While some vote data is still incomplete, we're now able to provide a pretty good estimate of how the map would have looked* if each state voted as they do in Maine and Nebraska.
Those two states use the congressional district method, which allocates two electoral votes to the popular vote winner in the state, with one going to the popular vote winner in each individual congressional district. In 2016, this approach led to Donald Trump winning one of Maine's four electoral votes.
The actual electoral map (ignoring faithless electors) was Trump 306, Clinton 232. Moving Maine to winner take all would make it 305-233. Under the congressional district method, 15 electoral votes shift to Clinton, and Trump wins a closer race, by a 290-248 total. This is opposite of what we saw in 2012, when Mitt Romney's 206 electoral votes would have become 274, putting him into the White House.
There aren't that many battleground congressional districts in 2010's-era America. This makes the congressional district method much more stable than winner take all. Trump is estimated to have won 230 congressional districts, little changed from the 226 won by Romney in 2012. He also won 6 states that Romney lost. So, while those six states gave Trump 99 more electoral votes than Romney (excl. Maine district), he only improved on Romney's 274 by 16 (6 states @2 each, 4 districts @1 each) with this allocation methodology applied nationwide.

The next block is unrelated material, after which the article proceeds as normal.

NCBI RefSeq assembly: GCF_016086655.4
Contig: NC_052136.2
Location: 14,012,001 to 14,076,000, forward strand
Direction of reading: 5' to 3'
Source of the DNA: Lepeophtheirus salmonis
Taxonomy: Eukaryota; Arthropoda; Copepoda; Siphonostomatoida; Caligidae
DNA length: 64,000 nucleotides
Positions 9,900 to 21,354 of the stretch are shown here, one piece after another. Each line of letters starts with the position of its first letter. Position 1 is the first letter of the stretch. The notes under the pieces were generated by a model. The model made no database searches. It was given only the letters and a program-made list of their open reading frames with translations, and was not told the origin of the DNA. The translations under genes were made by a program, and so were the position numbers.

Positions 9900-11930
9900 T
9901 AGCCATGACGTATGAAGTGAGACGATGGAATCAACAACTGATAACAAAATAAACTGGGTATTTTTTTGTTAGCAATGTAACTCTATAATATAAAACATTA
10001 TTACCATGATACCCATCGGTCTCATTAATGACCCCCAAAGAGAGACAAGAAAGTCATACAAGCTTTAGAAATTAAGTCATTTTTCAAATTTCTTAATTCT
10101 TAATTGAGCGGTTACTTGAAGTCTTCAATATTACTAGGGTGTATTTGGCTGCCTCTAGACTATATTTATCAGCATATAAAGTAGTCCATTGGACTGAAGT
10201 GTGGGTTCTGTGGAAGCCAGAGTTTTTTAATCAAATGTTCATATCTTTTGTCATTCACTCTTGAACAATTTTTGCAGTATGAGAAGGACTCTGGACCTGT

*Campaigns make strategic and tactical decisions based on the rules in place. If each state used the methodology discussed here, more resources would have been deployed to 'battleground districts'. That in mind, there's no way to know for sure how the map would have actually turned out.
We've updated our series of 'Same Since' electoral maps, which go back through time to show presidential election single party voting streaks. There are 13 such maps, one for each election from 1964-2012.
In the 2016 presidential election, Donald Trump won six states (and a district in Maine) that Barack Obama had won in 2012. Three of these states (Michigan, Pennsylvania, Wisconsin), as well as the Maine district had been blue for a generation or more. The other three states (Florida, Iowa, Ohio) were last 'red' in 2004.
Click the image above to view full-sized versions of the map, along with a short description of the changes associated with each election.
One of the more popular questions we get asked is how the election would have turned out using some other allocation methodology. We analyzed this for the 2012 election, and plan to update that for 2016 once all the data is finalized. Look for that over the next month or so.
Enough information is now available to make a pretty good estimate how things would have turned out with each alternative approach*. The bottom line is that in most cases, Donald Trump would still have surpassed 270 electoral votes, but his winning margin would be less than the 74 (306-232, ignoring faithless) electoral votes by which he actually won. However, the impact of these alternate methods is insignificant compared to 2012.